Curator of ‘Mexican Modernity’ Exhibition to Speak at Ball State’s Owsley Museum

Leonora Carrington (British, 1917-2011)Tuesday (State II)Martes (estado II), 1987Lithograph/Litografía Collection of Dr. ZapantaColección del Dr. Zapanta © 2019 Leonora Carrington / Artists Rights Society (ARS), New YorkLeonora Carrington (British, 1917-2011)Tuesday (State II)Martes (estado II), 1987Lithograph/Litografía Collection of Dr. ZapantaColección del Dr. Zapanta © 2019 Leonora Carrington / Artists Rights Society (ARS), New York

By: Ball State Marketing & Communications—

Muncie, IN – Dr. Gregorio Luke, curator of “Mexican Modernity: 20th-Century Paintings from the Zapanta Collection” at the David Owsley Museum of Art, will give a free, public talk at 6 p.m. March 12 at DOMA.

A 5 p.m. reception precedes the talk, and the exhibition will remain open until 8 p.m. for those who wish to enjoy an informed viewing following the lecture. Dr. Luke is the former director of the Museum of Latin American Art in Long Beach (California), Consul of Cultural Affairs of Mexico in Los Angeles, and the first secretary of the Embassy of Mexico in Washington, D.C.

Organized chronologically, the exhibition includes Early Masters, Mexican Muralists, Second-Generation Muralists, Introspective artists, the Oaxacan Movement, and the Rupture generation — all groups that represent dynamic moments in the evolution of 20th-century Mexican art. The exhibition was organized by the Cornell Fine Arts Museum (CFAM) at Rollins College in Winter Park, Florida, and Dr. Richard Zapanta, from the collection of Dr. Zapanta. A bilingual illustrated catalog written and compiled by Dr. Luke accompanies the show, which is on view at DOMA until May 3, 2020.

The Zapanta Collection, amassed over more than 25 years, includes works by several generations of modern Mexican artists and provides an overview of important artistic styles and an in-depth consideration of poignant themes, political events, and social narratives that informed their creative output. Dr. Zapanta was a fourth-generation Mexican American whose collecting was a way to reconnect with his cultural roots. Dr. Zapanta and his wife, Rebecca, established close friendships with many of the artists whose works they collected, such as Rodolfo Morales and Raúl Anguiano, often inviting them to their home in California and spending time with them in Mexico.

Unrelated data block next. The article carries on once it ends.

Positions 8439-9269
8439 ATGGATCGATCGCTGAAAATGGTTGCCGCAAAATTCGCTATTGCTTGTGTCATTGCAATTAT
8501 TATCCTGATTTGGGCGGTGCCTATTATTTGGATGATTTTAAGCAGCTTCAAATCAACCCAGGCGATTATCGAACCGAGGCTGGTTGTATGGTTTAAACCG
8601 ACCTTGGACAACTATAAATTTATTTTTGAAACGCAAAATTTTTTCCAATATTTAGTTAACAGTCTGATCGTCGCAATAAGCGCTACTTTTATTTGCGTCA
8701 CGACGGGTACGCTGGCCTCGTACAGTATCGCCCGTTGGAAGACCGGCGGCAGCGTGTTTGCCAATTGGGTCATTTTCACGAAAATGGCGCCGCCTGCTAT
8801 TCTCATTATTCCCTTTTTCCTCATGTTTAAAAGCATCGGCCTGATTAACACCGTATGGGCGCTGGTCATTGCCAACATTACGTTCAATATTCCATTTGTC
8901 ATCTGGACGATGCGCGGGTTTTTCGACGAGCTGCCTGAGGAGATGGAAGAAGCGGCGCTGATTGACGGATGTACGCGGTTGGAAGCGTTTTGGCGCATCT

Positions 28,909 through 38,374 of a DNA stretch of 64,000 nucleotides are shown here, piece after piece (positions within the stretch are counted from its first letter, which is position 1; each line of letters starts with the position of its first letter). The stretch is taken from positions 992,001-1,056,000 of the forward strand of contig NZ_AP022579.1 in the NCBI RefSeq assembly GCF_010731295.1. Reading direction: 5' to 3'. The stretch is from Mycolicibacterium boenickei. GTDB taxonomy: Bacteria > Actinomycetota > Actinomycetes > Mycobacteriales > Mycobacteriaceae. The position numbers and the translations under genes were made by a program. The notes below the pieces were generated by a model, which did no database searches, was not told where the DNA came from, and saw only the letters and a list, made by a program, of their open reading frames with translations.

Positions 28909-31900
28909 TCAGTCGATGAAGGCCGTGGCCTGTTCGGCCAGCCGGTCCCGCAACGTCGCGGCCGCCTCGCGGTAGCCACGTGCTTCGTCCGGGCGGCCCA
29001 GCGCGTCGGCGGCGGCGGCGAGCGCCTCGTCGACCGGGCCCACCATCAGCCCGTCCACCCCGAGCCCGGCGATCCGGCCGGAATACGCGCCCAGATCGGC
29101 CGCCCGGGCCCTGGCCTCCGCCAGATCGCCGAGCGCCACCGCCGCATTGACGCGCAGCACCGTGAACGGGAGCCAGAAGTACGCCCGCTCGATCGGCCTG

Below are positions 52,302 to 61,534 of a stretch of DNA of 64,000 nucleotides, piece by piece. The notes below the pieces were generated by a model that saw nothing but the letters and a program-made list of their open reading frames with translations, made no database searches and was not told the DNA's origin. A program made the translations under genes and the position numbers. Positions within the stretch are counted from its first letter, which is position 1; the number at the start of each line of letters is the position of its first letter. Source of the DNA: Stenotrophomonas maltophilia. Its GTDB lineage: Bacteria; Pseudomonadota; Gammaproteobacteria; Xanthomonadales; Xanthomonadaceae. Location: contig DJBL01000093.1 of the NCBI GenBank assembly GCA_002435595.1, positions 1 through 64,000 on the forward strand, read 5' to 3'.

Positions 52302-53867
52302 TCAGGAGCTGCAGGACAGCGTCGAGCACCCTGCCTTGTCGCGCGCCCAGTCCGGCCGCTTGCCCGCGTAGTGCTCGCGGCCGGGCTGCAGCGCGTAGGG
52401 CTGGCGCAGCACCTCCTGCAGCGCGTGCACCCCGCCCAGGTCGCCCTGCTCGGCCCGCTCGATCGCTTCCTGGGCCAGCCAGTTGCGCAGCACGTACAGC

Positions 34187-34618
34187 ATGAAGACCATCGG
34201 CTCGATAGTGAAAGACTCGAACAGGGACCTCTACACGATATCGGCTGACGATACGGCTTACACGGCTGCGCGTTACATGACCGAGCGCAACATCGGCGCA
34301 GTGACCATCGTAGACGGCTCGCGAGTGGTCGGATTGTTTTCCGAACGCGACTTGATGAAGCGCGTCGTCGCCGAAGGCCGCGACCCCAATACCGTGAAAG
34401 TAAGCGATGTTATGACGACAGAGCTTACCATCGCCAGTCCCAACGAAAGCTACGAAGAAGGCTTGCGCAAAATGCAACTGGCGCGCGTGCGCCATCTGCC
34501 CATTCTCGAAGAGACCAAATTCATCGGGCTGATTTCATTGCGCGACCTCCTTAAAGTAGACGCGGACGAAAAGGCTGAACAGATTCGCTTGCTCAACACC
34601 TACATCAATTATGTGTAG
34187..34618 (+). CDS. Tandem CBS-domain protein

After May 3, the exhibition will subsequently travel to the McClung Museum of Natural History and Culture at the University of Tennessee, Knoxville. For more information on the exhibition and other related events, visit the museum’s exhibition page.

Exhibition and Presentation Support
This special exhibition was brought to Ball State University by support from the John R. Emens Distinguished Professorship Fund and the Friends of the David Owsley Museum of Art.

The Edmund F. Petty Memorial Lecture Series honors the prominent Muncie businessman, collector, and grandson of Frank C. Ball, president of the Ball Brothers Manufacturing Company, maker of the famous glass jars. The Petty Memorial Lecture Fund was established by Edmund F. Petty’s widow, Frances Petty Sargent, and supported by his heirs for the purpose of bringing eminent artists and scholars to speak at Ball State University’s art museum.

About the Cornell Fine Arts Museum at Rollins College

The Cornell Fine Arts Museum at Rollins College features rotating exhibitions, ongoing programs, and an extensive permanent collection that spans centuries, from examples of ancient art and artifacts to contemporary art. Open to the public year-round, its holdings include the only European Old Master paintings in the Orlando area, a sizeable American art collection, and a forward-thinking contemporary collection on view both at the Museum and The Alfond Inn at Rollins. In 1981, the Museum became Florida’s first college museum to be accredited by the American Association of Museums (currently the American Alliance of Museums) and continues in 2018 as one of only four AAM-accredited museums in greater Orlando. Website:

About the David Owsley Museum of Art at Ball State University
2021 W. Riverside Avenue, Muncie, Indiana

Free and open to the public, the David Owsley Museum of Art at Ball State University houses a world art collection with over 11,000 works from Africa, Asia, the Pacific Islands, Europe, and the Americas. DOMA cultivates lifelong learning and recreation in the visual arts through exciting interdisciplinary art exhibitions with engaging displays of the permanent collection in an educational environment that serves both the University and the East Central Indiana region. Website:

Visitor hours are Monday-Friday, 9 a.m. to 4:30 p.m., Saturday-Sunday, 1:30 to 4:30 p.m. Free tours are available for groups. Parking is available at the McKinley Parking Garage and MITS bus stops are nearby. DOMA is in the Fine Arts Building on the northern side of Ball State University’s Quad. For more information, call the museum at 765-285-5242 or email

About Ball State University

Founded in 1918 and located in Muncie, Ball State University is one of Indiana’s premier universities and an economic driver for the state. Ball State’s 22,500 students come from all over Indiana, the nation, and the world. The 790-acre campus is large enough to accommodate first-rate facilities and 19 NCAA Division I sports, but our welcoming and inclusive campus is small enough to ensure the friendliness, personal attention, and access that are the hallmarks of the University. Destination 2040: Our Flight Path establishes Ball State’s ambitious goals for our second century. We Fly!